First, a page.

Continue along the dirt single track, which provides a soft path padded by pine needles. In short order (and 1/3 of a mile from the start), the trail passes a burnt-out pine tree (and a tall one at that) on the right side of the trail, beside the bank of the creek. You can step right inside the black, hollow tree trunk.

Moraine Trail Pine Lake Tahoe
A burned-out pine along Moraine Trail

Proceed up the trail and approach a forest clearing that is home to a trail junction, half a mile from the start. To the left, Moraine Trail finds Fallen Leaf Lake for the loop back to the trailhead. To see the origin of Taylor Creek and get a nice look at Fallen Leaf Lake, turn right at the junction and make your way to the dam at the outflow of the lake.

Fallen Leaf Lake Dam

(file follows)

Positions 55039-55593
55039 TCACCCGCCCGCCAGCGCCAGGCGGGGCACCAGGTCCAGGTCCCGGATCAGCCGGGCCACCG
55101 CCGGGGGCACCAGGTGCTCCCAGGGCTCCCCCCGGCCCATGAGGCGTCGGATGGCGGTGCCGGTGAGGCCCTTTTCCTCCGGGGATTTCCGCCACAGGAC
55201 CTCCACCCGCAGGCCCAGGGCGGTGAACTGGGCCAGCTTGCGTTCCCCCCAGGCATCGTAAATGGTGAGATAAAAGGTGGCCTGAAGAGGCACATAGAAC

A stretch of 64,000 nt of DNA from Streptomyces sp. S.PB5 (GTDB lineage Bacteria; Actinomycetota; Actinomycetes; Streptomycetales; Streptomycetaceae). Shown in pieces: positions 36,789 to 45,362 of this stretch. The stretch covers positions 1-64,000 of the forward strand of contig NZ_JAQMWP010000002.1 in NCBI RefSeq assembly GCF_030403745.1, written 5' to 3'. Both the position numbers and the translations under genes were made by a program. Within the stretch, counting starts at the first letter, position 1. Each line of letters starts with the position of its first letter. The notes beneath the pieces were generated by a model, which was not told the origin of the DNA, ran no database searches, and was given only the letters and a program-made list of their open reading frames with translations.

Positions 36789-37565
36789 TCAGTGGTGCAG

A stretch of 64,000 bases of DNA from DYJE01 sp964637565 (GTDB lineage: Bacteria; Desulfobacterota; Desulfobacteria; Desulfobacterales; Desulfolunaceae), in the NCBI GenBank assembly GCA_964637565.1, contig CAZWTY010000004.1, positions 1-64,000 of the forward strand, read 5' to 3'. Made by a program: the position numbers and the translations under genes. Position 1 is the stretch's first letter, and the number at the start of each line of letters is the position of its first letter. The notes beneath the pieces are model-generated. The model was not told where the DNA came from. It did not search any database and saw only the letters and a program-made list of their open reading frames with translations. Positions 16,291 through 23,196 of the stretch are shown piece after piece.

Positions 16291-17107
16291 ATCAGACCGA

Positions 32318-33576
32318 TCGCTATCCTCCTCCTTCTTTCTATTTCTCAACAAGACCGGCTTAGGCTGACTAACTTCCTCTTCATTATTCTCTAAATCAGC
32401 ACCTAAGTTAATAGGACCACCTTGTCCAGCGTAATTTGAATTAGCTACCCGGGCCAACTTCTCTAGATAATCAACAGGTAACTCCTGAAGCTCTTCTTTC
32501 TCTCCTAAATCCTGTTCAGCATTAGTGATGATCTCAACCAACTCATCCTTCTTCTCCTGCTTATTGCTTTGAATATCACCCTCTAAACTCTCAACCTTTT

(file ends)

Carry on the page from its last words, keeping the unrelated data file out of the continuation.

Fallen Leaf Lake Dam

Walk about 50 yards over to the start of Fallen Leaf Lake Dam, which is itself about 50 yards long. The dam, which was built in 1934, has a wood plank walkway with chain-link fencing on both sides. Water spills from the north side, forming the start of Taylor Creek. Looking in the other direction, you will see a lot of blue water in Fallen Leaf Lake. Just to the south, a pine-covered point and a break wall separate the larger lake from the water flowing toward the dam. Look across the lake toward the evergreen ridge on the far side, which is backed by mountains that may be blanketed in snow.

Past the far end of the dam, the trail continues up to a T-junction. Unless you’re looking to explore more of the area, turn around when you get to the end of the dam. Backtrack to the junction in the clearing. The first half of Moraine Trail that bordered Taylor Creek is to the left. Go to the right to see the next half of Moraine Trail along Fallen Leaf Lake.